Britain remains by far and away the most attractive country in Europe for financial services investment, despite foreign direct investment (FDI) projects falling by more than 10 per cent in 2019.
According to EY research, the UK recorded more than double the number of projects of any other European country, with 99 recorded last year.
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That was a drop of 11 per cent on the 112 recorded the year before, a slightly softer drop than the Europe-wide 13 per cent fall in activity.
The slide comes after Europe saw a record number of Financial Services FDI projects in 2018, driven by firms opening new offices or restructuring in preparation for Brexit.
London alone recorded 67 FDI projects last year, more than any one European country as a whole. Germany came in second place, with 43 projects.
Looking ahead, an EY survey of investors suggested that the UK is expected to continue outperforming the rest of Europe in financial services investment after the Covid-19 pandemic.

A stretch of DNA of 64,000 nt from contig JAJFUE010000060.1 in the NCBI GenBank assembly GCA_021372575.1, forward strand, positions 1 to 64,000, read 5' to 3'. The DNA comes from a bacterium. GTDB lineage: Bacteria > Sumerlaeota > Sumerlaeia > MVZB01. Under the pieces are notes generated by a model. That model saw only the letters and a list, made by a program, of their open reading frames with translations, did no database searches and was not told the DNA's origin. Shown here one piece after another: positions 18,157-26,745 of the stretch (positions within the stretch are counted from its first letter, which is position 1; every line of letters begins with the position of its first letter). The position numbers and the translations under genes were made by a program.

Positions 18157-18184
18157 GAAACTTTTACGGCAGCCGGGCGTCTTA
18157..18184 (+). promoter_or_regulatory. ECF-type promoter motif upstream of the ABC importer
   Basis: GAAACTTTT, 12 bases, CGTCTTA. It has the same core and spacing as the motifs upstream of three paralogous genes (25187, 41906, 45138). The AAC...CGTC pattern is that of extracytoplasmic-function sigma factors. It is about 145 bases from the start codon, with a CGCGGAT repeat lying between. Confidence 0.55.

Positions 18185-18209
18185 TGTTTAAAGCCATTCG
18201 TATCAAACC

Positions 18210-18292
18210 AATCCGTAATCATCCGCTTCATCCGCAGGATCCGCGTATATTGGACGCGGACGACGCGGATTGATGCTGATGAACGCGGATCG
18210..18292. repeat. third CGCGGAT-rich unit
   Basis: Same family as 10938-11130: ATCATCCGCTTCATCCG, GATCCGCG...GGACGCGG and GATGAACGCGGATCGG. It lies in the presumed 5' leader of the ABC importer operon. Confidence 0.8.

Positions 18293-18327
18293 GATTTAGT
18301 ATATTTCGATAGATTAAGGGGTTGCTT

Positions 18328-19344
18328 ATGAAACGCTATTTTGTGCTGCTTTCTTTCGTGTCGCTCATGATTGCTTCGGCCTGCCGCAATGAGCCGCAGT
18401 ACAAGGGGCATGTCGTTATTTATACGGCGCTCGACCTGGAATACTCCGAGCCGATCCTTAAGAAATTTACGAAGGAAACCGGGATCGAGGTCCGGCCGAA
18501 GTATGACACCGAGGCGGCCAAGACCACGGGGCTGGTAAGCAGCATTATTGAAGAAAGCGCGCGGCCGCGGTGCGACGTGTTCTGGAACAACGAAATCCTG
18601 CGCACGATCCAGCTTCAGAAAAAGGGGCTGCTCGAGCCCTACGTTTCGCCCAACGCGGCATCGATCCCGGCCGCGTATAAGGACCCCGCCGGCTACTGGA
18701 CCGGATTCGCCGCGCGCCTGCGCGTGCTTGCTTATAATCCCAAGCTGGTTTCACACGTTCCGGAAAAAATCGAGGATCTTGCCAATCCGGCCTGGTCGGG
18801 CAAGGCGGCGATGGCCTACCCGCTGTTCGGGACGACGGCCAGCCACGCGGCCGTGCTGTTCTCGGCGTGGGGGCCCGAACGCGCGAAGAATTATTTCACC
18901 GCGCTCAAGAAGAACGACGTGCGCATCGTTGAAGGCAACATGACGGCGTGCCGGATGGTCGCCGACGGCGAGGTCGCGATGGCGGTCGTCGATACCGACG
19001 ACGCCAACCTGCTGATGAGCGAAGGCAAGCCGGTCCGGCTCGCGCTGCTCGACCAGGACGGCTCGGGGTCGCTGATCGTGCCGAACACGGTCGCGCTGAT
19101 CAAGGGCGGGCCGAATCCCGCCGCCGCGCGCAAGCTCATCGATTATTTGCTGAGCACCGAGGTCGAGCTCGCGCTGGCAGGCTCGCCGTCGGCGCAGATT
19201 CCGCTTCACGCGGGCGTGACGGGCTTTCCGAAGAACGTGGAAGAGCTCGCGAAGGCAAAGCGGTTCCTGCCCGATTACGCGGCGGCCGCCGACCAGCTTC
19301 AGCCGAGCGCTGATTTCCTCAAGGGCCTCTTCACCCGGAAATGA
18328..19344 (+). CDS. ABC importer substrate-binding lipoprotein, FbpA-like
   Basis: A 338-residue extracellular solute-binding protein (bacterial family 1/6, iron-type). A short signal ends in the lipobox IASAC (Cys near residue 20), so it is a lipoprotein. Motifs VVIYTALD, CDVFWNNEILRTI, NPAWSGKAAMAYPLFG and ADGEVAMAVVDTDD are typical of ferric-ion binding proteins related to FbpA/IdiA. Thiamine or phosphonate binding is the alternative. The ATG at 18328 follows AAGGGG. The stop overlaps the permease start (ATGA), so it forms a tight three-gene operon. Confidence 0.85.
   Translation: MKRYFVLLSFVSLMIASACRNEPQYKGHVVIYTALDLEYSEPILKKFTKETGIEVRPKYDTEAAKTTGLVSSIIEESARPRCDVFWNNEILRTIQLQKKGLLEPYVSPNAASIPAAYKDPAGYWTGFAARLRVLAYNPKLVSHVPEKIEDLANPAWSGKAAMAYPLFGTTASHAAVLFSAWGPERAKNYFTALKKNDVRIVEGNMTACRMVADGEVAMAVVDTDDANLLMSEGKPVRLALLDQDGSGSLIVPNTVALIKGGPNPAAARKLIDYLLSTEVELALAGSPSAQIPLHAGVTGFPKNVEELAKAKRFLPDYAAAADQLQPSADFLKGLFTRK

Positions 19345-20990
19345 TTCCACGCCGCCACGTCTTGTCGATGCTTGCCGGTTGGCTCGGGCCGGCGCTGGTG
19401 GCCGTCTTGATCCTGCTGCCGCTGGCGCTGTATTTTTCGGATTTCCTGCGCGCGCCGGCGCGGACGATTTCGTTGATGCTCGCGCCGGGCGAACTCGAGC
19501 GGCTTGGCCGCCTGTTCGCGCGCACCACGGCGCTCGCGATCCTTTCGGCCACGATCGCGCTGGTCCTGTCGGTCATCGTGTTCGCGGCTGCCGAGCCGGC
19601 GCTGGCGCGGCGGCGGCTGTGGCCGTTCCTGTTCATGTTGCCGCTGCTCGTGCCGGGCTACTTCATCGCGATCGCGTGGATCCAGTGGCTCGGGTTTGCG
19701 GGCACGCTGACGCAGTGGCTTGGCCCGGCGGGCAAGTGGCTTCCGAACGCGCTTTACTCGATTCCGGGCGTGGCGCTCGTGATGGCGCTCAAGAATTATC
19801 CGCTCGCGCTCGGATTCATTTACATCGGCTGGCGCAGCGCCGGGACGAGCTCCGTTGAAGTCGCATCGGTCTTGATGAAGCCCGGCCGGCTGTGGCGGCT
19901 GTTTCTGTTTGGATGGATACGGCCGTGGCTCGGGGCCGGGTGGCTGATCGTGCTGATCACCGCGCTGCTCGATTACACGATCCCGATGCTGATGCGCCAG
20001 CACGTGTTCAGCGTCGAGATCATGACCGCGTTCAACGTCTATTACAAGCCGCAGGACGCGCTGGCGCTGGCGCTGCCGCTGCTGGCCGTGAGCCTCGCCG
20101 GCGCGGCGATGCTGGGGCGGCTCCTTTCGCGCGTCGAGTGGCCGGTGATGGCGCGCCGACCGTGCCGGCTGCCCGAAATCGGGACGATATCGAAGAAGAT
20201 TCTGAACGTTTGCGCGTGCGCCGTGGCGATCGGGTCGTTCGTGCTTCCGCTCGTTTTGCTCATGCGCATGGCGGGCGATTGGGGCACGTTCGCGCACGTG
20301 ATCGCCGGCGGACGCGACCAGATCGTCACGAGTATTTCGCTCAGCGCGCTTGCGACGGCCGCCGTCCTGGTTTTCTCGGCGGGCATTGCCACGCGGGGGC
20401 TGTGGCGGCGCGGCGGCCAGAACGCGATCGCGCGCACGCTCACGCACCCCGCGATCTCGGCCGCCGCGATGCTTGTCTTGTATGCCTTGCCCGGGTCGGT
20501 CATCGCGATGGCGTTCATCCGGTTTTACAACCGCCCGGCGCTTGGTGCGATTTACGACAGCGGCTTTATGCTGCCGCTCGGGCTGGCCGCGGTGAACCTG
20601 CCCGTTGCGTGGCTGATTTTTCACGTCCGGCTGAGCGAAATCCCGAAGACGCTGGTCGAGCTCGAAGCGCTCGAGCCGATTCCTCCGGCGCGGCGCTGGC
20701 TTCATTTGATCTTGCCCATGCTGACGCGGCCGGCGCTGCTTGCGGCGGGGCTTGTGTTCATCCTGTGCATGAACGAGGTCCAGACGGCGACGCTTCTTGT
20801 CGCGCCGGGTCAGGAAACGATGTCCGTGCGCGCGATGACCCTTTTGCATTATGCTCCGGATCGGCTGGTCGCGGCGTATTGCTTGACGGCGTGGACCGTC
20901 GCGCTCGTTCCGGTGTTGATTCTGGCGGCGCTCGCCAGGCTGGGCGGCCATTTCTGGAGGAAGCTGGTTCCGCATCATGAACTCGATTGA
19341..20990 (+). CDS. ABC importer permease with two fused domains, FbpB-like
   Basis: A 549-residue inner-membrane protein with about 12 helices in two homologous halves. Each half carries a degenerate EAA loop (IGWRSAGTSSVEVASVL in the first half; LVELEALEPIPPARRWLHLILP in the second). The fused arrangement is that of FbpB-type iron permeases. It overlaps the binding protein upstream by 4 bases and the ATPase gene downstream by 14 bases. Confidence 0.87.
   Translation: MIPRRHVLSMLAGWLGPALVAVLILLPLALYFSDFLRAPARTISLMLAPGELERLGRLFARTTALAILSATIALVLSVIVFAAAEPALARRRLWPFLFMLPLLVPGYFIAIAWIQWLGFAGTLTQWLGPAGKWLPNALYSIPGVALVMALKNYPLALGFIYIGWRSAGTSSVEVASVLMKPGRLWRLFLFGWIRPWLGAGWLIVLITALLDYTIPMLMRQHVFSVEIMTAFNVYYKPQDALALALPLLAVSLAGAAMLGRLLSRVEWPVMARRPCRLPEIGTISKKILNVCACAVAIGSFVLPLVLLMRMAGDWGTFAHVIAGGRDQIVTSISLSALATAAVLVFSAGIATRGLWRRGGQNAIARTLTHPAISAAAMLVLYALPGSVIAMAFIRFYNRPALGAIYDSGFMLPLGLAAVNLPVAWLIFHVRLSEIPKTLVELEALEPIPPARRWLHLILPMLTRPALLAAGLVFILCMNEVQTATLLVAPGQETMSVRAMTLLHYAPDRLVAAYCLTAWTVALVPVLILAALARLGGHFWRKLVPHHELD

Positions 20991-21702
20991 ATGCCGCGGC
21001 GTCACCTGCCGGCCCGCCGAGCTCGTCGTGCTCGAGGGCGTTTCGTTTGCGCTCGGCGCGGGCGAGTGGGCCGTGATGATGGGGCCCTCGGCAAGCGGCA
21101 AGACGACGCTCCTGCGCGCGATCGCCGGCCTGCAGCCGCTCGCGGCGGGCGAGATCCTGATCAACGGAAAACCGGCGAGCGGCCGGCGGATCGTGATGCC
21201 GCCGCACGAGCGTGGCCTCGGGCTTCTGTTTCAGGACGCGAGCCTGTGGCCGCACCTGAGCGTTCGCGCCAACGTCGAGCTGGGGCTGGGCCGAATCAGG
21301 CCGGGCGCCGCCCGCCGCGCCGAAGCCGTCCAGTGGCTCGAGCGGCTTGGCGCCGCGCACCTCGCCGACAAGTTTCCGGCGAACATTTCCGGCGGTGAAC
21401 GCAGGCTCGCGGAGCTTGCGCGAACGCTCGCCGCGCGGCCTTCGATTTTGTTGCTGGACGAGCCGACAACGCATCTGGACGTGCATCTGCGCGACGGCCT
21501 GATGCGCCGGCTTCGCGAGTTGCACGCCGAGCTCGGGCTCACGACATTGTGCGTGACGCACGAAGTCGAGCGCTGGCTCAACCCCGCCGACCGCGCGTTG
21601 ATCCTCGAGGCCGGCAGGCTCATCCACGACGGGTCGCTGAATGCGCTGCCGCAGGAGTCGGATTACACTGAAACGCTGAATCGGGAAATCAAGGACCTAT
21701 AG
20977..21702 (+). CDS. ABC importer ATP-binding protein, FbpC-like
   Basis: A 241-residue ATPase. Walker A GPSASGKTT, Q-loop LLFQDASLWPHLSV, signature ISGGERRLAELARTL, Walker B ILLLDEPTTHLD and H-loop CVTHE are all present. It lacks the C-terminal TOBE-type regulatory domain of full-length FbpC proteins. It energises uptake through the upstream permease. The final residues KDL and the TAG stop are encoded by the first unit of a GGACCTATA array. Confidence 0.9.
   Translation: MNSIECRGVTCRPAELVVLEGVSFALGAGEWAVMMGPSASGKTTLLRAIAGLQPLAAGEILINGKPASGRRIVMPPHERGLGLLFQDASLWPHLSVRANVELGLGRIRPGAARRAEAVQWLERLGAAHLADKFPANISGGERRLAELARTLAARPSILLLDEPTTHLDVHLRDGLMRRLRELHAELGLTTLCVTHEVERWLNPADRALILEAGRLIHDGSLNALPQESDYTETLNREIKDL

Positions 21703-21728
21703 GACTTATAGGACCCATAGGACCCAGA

Opinions were mixed, but forty per cent of investors said they thought the UK would be more attractive for Financial Services FDI after Covid-19, compared to just eight per cent who believed that Europe as a whole would be more attractive after the crisis.
Omar Ali, UK financial services managing partner at EY, said: “The UK has again performed strongly on Financial Services FDI and, crucially, should remain in a good position to continue attracting investment this year, despite the challenges posed by Covid-19 and a weaker economy.
“2018 saw record Financial Services FDI activity in Europe driven by the industry preparing for Brexit, so it was perhaps unsurprising that overall FDI projects in Europe and the UK dropped last year.
“However, 2019 levels were still the third strongest this decade and the UK has extended its lead over the rest of Europe despite Brexit, which is impressive.
“Financial Services remains one of the most important sectors supporting and driving economic growth in the UK, and it’s good to see that, thanks to the depth and breadth of our capital markets and the faith people have in our regulatory system, investors have confidence in the sector’s ongoing strength and resiliency.”